The weakest part of Izzy the Ischial Tuberosity is at the V’s of my fingers.  If the tear is going to get worse, that is where is it is going to happen.  So building muscle around that area is going to fill in the tear until there is no empty space, help close the tear and strengthen the tendon.

Making time to lunge before school starts.

 

I was secretly hoping that I could take a break from lunge-days.  Truth be told, though, I do like them; everything about them from finding the time to doing them (and properly) can be a challenge, and I always finish feeling great.  Just don’t tell my chiropractor.

 

 

Tammy Goes To The Doctor

After getting back from Chicago, I knew that Tammy the Hamstring needed to see a Sports Medicine specialist.   But getting an appointment wasn’t easy.   I had to go through my GP, which was a two week wait.  Then, I had to wait another 10 days before I could see the sports doc.  I joked that by the time I would actually see him, I would be almost healed.

Tammy and I drove to Burlington on Friday to see Dr. Elliott at his sports medicine clinic to try to find out what is setting her off and turning her a real pain in the butt.  While waiting, another patient recognized me.  “Cynthia?” she asked.  “It’s—.  So  how is retirement treating you?”

“Ummmm…I am not retired.”  It’s a week later and I still don’t have a good comeback.

It’s a good thing that I have already established a relationship with Dr. Elliott from a previous injury years ago as my first interaction on Friday was with his resident.  When she called for me and I got up from the chair, I stumbled because my hip was sore after sitting while waiting.  She laughed at me and I felt put out.  I wasn’t clumsy; I just have something going on with the right side of my pelvis which is why I was there in the first place.  She took me into the examination room and began to ask questions, one of the first being  “Give me some examples of when it hurts.”  So I did until she cut cut me off: “Okay, I get it. You’re in pain.”  Somehow, I managed to bite my tongue.  After more discussion, she suggested a cortisone shot.  I was, again, taken aback, wondering why she would jump to an injection without examining me first.   When she got around to doing that, she commented “Wow, you are really skinny!  No, you are really skinny!”  I still can’t find the right words to explain how I felt: shocked, angry, upset, annoyed….None of them were positive.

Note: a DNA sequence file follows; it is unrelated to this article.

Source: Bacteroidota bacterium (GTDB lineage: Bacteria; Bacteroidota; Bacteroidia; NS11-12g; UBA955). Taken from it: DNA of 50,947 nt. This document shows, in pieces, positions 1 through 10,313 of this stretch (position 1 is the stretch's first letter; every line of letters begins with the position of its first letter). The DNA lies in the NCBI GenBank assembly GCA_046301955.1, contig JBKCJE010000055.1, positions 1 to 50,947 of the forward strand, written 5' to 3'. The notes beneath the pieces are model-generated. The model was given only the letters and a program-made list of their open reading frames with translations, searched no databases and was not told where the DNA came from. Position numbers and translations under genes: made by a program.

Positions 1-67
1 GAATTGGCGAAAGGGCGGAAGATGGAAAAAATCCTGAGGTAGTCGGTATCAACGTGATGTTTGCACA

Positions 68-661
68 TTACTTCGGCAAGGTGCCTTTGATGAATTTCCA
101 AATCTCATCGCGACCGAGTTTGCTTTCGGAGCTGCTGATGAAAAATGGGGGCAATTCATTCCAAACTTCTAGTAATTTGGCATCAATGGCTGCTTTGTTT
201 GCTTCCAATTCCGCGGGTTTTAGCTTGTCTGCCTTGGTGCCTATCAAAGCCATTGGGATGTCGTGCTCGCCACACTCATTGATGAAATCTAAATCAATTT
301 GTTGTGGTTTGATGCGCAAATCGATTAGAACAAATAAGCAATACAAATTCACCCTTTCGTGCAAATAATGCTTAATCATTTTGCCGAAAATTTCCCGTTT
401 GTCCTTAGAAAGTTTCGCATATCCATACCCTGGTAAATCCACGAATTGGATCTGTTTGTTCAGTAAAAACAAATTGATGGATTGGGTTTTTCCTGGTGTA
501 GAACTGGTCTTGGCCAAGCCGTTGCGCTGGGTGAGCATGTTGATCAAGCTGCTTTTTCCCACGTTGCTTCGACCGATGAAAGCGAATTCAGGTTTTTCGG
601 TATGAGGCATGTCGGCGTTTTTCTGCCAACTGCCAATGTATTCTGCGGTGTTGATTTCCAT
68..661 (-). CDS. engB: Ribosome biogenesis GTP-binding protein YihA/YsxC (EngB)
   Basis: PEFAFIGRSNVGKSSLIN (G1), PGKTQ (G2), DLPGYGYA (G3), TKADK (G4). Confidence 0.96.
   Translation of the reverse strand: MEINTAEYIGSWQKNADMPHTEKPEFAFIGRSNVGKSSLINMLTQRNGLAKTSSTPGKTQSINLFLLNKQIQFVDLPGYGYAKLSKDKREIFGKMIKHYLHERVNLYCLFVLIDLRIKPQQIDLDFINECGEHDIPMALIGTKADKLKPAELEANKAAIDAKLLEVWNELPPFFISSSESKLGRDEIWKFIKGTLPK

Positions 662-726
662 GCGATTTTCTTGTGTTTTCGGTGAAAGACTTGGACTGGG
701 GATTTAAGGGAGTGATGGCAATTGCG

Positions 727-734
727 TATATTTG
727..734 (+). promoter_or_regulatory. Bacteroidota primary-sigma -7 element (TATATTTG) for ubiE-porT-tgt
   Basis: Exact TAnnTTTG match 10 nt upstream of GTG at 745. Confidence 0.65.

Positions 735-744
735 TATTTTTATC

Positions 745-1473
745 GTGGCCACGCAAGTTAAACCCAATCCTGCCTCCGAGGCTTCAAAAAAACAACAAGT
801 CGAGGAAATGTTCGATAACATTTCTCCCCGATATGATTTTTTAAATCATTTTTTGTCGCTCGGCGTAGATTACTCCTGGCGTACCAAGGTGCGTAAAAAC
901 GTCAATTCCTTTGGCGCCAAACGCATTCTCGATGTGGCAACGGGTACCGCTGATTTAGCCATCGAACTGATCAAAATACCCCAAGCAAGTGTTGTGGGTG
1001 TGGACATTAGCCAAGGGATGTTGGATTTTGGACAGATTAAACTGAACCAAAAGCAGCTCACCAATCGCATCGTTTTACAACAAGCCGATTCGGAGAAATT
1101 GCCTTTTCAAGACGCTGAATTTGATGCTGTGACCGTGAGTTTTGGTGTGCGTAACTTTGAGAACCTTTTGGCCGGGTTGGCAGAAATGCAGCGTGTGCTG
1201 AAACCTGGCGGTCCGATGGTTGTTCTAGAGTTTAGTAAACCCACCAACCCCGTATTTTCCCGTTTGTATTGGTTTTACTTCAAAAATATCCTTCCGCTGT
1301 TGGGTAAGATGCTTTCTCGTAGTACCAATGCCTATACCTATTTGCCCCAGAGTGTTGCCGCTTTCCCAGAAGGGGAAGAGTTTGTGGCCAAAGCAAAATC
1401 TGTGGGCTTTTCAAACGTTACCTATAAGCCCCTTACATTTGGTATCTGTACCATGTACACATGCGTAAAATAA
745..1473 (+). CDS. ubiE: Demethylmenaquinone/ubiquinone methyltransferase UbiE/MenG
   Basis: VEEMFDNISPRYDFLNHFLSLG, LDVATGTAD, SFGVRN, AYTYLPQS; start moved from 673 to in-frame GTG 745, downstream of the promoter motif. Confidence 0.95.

My confidence was restored when Dr. Elliott walked into the room.  He wanted imaging – hooray! – and requisitioned an ultrasound of the entire right side of the pelvis.   As I expected, he wants to see what is going on inside so that we can proceed with treatment.  Meanwhile, he said, I have done all of the right things.

Dr. Elliott suggested that I may be dealing with bursitis, but there may also be a tear somewhere; hamstring tears, he told me, take about 3 months to heal.  Meanwhile, there is obviously a lot of inflammation so I walked away with a prescription for anti-inflammatories.

Getting closer to solving this puzzle has left me feeling positive.  The worst case scenario is a tear and, if so, I’m more than halfway to three months.  I am still not convinced that there isn’t a stress fracture, though, and I am waiting for an MRI.

The logo from the clinic sums up my feelings.

As crazy as it sounds, I am looking forward to racing in 2019.  I have already targeted Robbie Burns at the end of January, crossing fingers that I will be back on the road by mid-December.  Once I get the first set of results, I can decide if I should register.  Meanwhile, I’ll continue with yoga, increase my time on the windtrainer and, when I am feeling gutsy, get back into the pool.  Once this is all over, I should be ready to slowly rebuild my base and get back to chasing my dreams.

A team approach to Halloween

When you work with Grade 7/8 kids, your Halloween costume better be good.  You want something unique, something that is going to impress and wow them.  And you want something that is school friendly and going to be fun.